cs2102: Discrete Mathematics (Section 1)
University of Virginia, Fall 2016
Meetings: Tuesdays and Thursdays, 2:00-3:15pm in Chemistry 402.
Course Objective. The goal of this course is to students to understand, explain, and apply the foundational mathematical concepts at the core of computer science.
The skills students learn in this course are essential for later courses (especially cs3102 and cs4102, but also in other courses), where they will be used to reason about and develop algorithms, prove properties about programs, and understand the limits of different models of computation.
Expected Background: The official prerequisite for this course is earning credit for CS 1110, 1111, 1112 or 1120 with a grade of C- or higher. If you have not satisfied the official prerequisite, you need permission from the instructor to enroll in the class.
Materials: The primary textbook is:
Eric Lehman, F. Thomson Leighton, and Albert R. Meyer. Mathematics for Computer Science. (2016/6/16 version). This book is freely available on-line, and generously released under a Create Commons Attribution-ShareAlike 3.0 License.
The course will cover most of the first two parts of this book (Chapters 1-13), with some selected materials from later chapters. In addition to that textbook, we will have selected readings from other sources.
Assistant Teachers: Adam Guo (BSCS 2018), Adam Rosenberg (MCS 2017), Anindya Prodhan (PhD Student), Brooke Dickie (Systems Engineering 2018), Christopher Long (BACS 2018), Gloria Li (MSCS 2019), Harrison Nam (BSCS 2018), Hussain Humadi (CPE 2018), Jin Han (BSCS 2018), Luke Botti (BACS/Math 2017), Riya Simon (CPE 2019), Saikat Chakraborty (PhD Student), Sarah Barkley (BACS/Math 2018), Sihang Liu (PhD Student), Subhan Poudel (BSCS 2019), Yaser Qazi (BSCS 2019), Yong Jae Kwon (BACS 2017).
Office Hours: The course staff is here to help you. Please don’t wait until too late to take advantage of the available help or ask for help. For nearly everyone, this course will involve learning new ways of thinking that are dramatically different from those to which you are accustomed. It is natural to miss things, and then become lost since new ideas build on previous ones. Come to office hours early to get help before you find yourself frustrated and confused.
The office hours schedule is posted on-line, and will be kept updated throughout the semester.
Course Website: https://uvacs2102.github.io/. All course materials will be posted on the course website. This page is updated often and students are expected to visit it regularly. All lectures, notes and assignments for the course will be posted on the web site.
Slack: https://csmath.slack.com. We will use a slack group for “real-time” communication for quick help and discussion (including during lectures). Unlike the course site, which is public and visible to the world, this group will only be visible to people in the class. There are slack apps for web, iOS and Android. We encourage students to ask questions about the classes and assignments by posting comments on slack, and the course staff will read and respond to questions there.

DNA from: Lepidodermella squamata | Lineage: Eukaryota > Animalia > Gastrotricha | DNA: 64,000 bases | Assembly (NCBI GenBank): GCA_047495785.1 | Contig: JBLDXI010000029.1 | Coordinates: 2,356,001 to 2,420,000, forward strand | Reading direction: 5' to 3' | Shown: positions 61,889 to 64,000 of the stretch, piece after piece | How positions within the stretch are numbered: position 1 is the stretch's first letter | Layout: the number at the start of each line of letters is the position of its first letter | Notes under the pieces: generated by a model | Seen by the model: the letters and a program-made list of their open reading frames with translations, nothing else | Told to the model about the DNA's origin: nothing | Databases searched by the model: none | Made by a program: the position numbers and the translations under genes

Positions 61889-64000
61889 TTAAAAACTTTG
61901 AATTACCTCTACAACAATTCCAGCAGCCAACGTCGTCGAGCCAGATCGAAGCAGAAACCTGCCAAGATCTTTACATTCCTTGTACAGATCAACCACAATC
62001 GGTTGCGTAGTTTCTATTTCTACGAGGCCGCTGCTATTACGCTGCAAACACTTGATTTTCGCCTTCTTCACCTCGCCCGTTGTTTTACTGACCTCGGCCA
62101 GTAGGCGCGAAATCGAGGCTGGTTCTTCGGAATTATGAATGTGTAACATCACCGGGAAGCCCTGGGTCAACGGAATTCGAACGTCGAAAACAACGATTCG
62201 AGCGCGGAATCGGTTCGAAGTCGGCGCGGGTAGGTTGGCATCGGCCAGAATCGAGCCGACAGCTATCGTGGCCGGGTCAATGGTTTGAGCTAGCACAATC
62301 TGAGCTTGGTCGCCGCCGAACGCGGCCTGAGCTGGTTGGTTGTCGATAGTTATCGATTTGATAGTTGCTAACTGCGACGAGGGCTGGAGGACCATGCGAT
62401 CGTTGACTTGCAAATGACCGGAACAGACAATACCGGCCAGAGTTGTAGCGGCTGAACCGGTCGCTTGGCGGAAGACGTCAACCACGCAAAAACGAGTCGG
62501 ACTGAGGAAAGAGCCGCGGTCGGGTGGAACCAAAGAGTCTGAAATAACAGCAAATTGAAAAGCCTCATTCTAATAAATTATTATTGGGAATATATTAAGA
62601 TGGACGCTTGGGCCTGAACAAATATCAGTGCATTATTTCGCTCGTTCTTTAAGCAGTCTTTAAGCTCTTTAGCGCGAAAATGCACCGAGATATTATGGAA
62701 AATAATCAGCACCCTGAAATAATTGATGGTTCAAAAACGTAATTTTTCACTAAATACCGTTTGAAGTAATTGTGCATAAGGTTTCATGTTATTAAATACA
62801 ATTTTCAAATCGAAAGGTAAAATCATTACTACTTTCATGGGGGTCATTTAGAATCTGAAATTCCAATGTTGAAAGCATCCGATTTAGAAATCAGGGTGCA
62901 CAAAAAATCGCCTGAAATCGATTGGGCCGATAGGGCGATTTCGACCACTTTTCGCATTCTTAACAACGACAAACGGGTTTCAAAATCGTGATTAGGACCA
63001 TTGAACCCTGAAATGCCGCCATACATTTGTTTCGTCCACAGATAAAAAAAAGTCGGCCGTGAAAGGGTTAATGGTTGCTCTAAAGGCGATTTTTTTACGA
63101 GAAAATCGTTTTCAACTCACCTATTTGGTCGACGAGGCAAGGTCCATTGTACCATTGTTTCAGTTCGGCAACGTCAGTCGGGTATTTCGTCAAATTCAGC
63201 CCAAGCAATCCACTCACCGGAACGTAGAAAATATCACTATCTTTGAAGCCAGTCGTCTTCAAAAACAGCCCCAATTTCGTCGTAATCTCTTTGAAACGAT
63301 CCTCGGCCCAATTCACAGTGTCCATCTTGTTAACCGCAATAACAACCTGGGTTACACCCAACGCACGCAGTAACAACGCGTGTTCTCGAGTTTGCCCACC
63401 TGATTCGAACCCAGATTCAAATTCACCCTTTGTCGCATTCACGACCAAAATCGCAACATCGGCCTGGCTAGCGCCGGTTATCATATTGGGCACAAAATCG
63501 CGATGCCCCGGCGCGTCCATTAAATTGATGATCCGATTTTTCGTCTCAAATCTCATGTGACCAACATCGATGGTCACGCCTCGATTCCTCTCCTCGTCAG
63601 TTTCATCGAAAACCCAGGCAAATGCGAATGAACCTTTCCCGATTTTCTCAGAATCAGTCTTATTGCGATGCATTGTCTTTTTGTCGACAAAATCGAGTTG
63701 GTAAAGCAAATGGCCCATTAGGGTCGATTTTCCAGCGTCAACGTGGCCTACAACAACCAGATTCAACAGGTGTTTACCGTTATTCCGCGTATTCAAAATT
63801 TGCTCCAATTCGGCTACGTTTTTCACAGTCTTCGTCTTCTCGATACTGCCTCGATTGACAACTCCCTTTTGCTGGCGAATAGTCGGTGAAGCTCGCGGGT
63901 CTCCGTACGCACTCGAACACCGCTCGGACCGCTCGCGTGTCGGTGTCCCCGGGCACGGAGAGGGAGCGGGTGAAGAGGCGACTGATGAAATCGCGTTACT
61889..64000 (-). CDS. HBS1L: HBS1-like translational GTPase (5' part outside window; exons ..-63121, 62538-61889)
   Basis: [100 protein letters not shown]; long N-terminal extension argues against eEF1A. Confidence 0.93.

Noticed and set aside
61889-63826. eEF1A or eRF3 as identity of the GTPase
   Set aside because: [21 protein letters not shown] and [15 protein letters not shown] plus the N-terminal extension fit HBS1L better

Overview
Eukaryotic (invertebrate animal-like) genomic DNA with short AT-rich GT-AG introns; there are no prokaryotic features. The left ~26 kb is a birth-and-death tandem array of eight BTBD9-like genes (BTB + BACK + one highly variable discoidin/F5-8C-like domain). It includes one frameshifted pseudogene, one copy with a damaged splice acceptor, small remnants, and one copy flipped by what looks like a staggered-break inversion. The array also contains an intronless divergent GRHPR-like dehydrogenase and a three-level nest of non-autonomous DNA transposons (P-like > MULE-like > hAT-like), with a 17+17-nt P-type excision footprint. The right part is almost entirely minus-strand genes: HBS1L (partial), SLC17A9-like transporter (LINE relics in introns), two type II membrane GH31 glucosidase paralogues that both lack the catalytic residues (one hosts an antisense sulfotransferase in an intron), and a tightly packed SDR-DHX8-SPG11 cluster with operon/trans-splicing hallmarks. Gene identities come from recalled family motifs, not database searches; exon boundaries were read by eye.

Email: Feel free to email me (firstname.lastname@example.org) with any personal questions or issues that should not be posted publicly. For general questions or issues that might be relevant for others in the class, it is better to post publicly to the course website or slack group (both so that others may be able to answer your question, and others may be able to see a response that will be useful to them).
Calendar: The course calendar is available as a Google calendar. Students are encouraged to incorporate this into your own calendar. If you use Google Calendar, just click the “+” at the bottom right of the calendar page. If you use another calendar program, you can incorporate this calendar using ical.
We believe strongly in the value of a community of trust, and expect all of the students in this class to contribute to strenghtening and enhancing that community. The course will be better for everyone if everyone can assume everyone else is trustworthy. The course staff starts with the assumption that all students at the university deserve to be trusted.
To ensure that expectations are clear to everyone, all students are required to sign the course pledge.
The topics covered in cs2102 focus on developing the mathematical foundation and skills that are most important for computer science. Expected topics include:
- Propositions and Proofs
- Proof methods (including proof by construction, contradiction, and induction)
- Logic (Boolean, Logical Formula,
- Binary Relations
- State machines
- Finite and infinite sets
- Number Theory
Assignments and Exams
- Most Fridays (6:29pm): There will be a homework assignment due on Fridays, except for weeks when there are exams (and Thanksgiving week).
- Thursday, 6 October: Exam 1 (in class)
- Thursday, 10 November: Exam 2 (in class)
- Saturday, 10 December: Final Exam (9am-noon, scheduled by the registrar)
Grading will be based on your performance on the exams and homework assignments, with additional adjustments made based on exceptional contributions to the class.
Grades will be calculated with several different weightings, where your grade is based primarily on whichever weighting results in the highest score. The range of possible weightings is:
- Homeworks: 15-40%
- Exam 1: 10-25%
- Exam 2: 15-30%
- Final Exam: 20-50%
- Class Contribution: 0-25%
Spend your energy focusing on what you are learning, instead of worrying about your grade. Although the material we cover is challenging, and the pace may seem overwhelming at times, I am confident that all students who put effort into this class and take good advantage of available help will do well. Students who do especially outstanding work in the course will be offered positions in my research group.